Construction of Singapore’s seventh MRT line, the Jurong Region Line (JRL), has officially begun with a groundbreaking and viaduct-launching ceremony held on Friday, Jan 13.
The Land Transport Authority’s (LTA) media release states that the JRL is expected to improve connectivity as well as support the development in the Jurong area when it opens in three stages from 2027 to 2029. All of the 24 stations will be above ground.
The JRL will give commuters “substantial time savings”, said the LTA, with Transport Minister S Iswaran adding that travel time from Choa Chu Kang to the Nanyang Technological University (NTU) will be cut from 60 minutes to 35 minutes.
To accommodate the densely populated corridor and minimise disruption, the LTA has used virtual reality technologies and employed a variety of other high-tech tools prone to the JRL’s construction, including drones and 3D scanners.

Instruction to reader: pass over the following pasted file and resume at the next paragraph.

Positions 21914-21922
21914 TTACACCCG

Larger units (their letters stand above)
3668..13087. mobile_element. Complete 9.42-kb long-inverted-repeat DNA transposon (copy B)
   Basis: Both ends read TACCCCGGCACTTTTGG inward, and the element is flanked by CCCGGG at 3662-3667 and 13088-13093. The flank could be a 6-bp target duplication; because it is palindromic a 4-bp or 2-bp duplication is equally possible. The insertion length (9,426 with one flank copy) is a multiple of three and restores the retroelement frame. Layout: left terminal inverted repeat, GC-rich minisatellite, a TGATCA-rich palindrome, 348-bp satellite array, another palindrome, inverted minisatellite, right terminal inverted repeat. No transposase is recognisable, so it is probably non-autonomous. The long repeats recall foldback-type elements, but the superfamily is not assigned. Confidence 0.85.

In a bid to reduce the JRL’s carbon footprint, solar panels have been fitted to the stations to generate renewable energy and the MRT trains are outfitted with sensors to adjust the lights to the natural light of day. The trains also use regenerative braking systems to power other nearby trains or stations.
In addition to the Tengah estate and Jurong Industrial Estate, the JRL will serve Gek Poh and Pandan Gardens, two residential areas that currently do not have direct access to the MRT.
Though inevitable short-term inconveniences are to be expected during the construction process, the Minister assures the community that strict measures such as vibration and noise limits and works that affect busy roads uncommonly taking place late at night have been implemented.
To meet the anticipated long-term ridership of more than 500,000 per day, JRL train carriages are 0.45m narrower in width and 5m shorter in length Champions Way Condo than those on the Circle Line.
The names and locations of the stations will be revealed at a later date.